The theme of Race Relations Day this year is 'belonging to Aotearoa New Zealand'. We are asked to reflect on our sense of belonging and the fact that some New Zealanders are 'made to feel like outsiders'. I want to reflect on the massive disconnect between these feel good activities and the reality of our immigration and refugee policies.

What I want to think about on Race Relations Day is how grateful I am to the refugees who come and settled in New Zealand and how angry I am at the disregard with which we treat them.

We feel good about the paltry 750 refugees we take in per year while Australia, despite its campaign against 'boat people', takes in 20,000. We take in only one refugee per year for every 6000 New Zealanders; Australia takes in one refugee for every 1175 Australians.

We like to feel that we are less racist than Australia, but there is no question that they are doing more for the many millions of displaced people in the world languishing in refugee camps and other insecure and unsafe living environments.


And we make a sharp divide between refugees and asylum seekers on the one hand and 'regular' migrants on the other. Accepting refugees is seen as a humanitarian issue, while our immigration policy is all about the economy. We target potential migrants as economic raw material. Do they bring wealth or employment-related skills? That's all we care about.

Refugees, like all migrants, move in search of a better life. For both groups meaningful and fairly paid work is a crucial part of that better life and that is supposedly what we want too. But where we let both groups down, and especially refugees, is in how little we do to prepare them for work in New Zealand and then help them find work.

Recent research by the Changemakers Refugee Forum in Wellington found that 'convention refugees' (those who arrive here as asylum-seekers) often end up as a 'twilight' population, with little access to the support services that UNHCR refugees get.

But even for UNHCR refugees those services are often inadequate from my observation. Yes, we provide refugees with English language classes, we provide housing and welfare benefits. But that's pretty much it. Then they can languish on inadequate benefits in poverty conditions because we do so little to support their transition to work.

Our mean and nasty welfare policies are geared to punish beneficiaries to 'incentivise' them to work. But work where? If you are a poorly educated refugee with limited English, employment discrimination is a massive barrier and often this sector of the population end up in highly exploitative work situations if they manage to find work at all.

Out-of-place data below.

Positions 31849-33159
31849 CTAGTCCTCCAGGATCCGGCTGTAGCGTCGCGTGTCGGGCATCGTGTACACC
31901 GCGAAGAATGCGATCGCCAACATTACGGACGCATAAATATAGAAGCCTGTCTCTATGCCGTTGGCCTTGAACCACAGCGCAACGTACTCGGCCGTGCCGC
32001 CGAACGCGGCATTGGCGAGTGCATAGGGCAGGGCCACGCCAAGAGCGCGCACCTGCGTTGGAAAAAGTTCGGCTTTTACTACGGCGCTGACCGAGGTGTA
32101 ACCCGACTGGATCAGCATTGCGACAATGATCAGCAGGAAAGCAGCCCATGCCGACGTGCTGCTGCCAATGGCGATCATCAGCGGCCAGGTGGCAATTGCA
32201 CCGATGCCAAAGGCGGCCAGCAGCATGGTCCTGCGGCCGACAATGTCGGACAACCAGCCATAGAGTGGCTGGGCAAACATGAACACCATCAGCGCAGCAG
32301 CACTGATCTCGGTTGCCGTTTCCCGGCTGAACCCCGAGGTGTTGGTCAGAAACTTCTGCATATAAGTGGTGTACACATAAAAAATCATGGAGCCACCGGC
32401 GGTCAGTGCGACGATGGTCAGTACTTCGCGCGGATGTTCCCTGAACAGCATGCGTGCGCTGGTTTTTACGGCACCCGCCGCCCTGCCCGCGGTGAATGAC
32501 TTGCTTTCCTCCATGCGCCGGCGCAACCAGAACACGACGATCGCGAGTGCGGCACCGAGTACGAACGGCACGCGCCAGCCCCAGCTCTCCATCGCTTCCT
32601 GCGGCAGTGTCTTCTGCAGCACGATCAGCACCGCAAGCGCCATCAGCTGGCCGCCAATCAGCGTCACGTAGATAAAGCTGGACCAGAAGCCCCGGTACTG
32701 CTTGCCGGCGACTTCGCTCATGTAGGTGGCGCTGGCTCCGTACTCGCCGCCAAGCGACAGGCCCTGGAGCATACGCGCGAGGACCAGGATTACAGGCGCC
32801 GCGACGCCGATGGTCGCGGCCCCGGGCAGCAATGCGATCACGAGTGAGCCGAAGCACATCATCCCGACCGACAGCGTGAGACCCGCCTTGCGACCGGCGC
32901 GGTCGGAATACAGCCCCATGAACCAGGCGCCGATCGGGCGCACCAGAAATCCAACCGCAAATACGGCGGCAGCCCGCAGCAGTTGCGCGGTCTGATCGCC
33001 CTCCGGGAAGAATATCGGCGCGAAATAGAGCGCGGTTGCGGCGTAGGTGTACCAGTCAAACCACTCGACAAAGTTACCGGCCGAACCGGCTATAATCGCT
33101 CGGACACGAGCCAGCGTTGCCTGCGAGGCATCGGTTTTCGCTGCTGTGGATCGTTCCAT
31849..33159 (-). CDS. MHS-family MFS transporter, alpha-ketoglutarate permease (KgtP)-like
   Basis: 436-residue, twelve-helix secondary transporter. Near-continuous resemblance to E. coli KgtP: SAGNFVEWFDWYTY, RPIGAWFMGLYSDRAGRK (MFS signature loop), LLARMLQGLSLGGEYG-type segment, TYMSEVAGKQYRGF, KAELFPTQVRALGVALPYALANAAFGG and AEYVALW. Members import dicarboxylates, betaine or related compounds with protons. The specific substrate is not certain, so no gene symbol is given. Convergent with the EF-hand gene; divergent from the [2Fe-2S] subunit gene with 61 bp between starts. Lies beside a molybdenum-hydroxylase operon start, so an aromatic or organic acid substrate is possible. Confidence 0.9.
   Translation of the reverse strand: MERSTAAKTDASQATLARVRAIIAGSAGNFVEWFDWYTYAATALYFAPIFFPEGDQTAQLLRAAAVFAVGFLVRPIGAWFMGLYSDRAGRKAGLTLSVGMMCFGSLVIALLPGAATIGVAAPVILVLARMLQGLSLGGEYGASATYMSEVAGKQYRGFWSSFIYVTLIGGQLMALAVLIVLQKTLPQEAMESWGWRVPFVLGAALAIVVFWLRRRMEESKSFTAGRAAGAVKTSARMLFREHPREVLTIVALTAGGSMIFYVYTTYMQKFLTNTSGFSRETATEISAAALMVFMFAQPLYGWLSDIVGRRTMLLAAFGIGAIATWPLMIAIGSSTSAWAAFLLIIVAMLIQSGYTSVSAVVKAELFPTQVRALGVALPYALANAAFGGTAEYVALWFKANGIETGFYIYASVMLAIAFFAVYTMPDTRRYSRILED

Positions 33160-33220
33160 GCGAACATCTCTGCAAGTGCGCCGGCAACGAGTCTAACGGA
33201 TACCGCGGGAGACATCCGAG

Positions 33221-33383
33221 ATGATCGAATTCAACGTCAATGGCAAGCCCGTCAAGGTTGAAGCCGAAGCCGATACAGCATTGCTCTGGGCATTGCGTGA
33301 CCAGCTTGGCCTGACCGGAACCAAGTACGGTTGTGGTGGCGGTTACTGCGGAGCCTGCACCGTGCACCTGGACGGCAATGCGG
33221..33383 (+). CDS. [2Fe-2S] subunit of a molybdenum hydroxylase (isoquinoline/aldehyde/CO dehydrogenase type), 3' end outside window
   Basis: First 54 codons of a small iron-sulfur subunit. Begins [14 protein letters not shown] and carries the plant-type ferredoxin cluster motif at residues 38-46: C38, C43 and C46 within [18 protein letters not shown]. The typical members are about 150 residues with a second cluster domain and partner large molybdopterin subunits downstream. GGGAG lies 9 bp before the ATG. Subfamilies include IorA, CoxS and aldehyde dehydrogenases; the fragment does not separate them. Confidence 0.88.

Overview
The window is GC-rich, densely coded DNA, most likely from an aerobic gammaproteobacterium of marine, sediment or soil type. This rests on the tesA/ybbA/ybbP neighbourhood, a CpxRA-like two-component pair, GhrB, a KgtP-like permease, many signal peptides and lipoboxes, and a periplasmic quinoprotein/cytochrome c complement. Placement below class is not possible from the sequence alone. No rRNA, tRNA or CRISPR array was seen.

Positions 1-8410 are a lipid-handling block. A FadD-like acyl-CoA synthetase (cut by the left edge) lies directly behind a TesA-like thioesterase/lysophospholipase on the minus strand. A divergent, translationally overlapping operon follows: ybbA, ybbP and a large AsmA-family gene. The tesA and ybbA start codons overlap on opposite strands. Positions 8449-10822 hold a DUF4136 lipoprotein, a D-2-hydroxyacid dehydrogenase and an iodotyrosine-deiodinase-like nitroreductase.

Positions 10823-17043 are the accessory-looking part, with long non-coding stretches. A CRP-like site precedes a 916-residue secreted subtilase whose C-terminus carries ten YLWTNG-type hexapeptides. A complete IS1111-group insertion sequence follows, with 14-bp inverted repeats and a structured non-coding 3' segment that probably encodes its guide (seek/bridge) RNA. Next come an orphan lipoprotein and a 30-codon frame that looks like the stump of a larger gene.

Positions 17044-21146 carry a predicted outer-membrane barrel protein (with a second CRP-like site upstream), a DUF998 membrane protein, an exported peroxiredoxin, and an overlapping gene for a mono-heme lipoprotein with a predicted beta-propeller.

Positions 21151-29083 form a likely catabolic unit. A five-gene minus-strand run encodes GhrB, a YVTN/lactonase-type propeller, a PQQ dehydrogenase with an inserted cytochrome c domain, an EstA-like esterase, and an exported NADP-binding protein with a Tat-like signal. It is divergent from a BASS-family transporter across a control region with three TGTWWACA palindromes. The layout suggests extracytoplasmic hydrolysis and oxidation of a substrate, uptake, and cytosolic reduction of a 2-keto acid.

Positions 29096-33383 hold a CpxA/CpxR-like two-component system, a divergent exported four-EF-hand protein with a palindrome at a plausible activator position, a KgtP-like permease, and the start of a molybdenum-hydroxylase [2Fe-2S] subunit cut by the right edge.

The reality is that some adult refugees are not going to make the transition to work in New Zealand. It is too hard for them with limited education and English. But their children are a completely different story.

They are a national treasure to a country that is crying out for young people committed to living here, working hard and making a contribution. And they are a treasure we are squandering. These young people are at least partially educated in New Zealand.

Their English is good and they have a massive will to work hard, to look after their families and to contribute to our society. But from 2010 we cut the Refugee Study Grant that supported these young people, inevitably from poor families, to complete bridging courses to a tertiary education.

Humanitarianism and economic interests are not sharply divided as we currently treat them. We need to do more to support refugees and migrants into work as a crucial part of the welcome we like to think we offer.

Rather than reflect on belonging to Aotearoa this Race Relations Day, please do something to enhance the belonging of refugees and asylum seekers. Get in touch with your local Refugee and Migrant Services office and volunteer; donate to the refugee family reunification trusts that help fund the applications and arrivals of family member; if you are an employer, think hard about the barriers to refugee and migrant employment in your workplace and what you can do to change them; and all of us - get to know a refugee or migrant family in your neighbourhood.

If each New Zealand household welcomed one migrant or refugee family that feeling of belonging would skyrocket.

* Dr Avril Bell is a Senior Lecturer in Sociology at the University of Auckland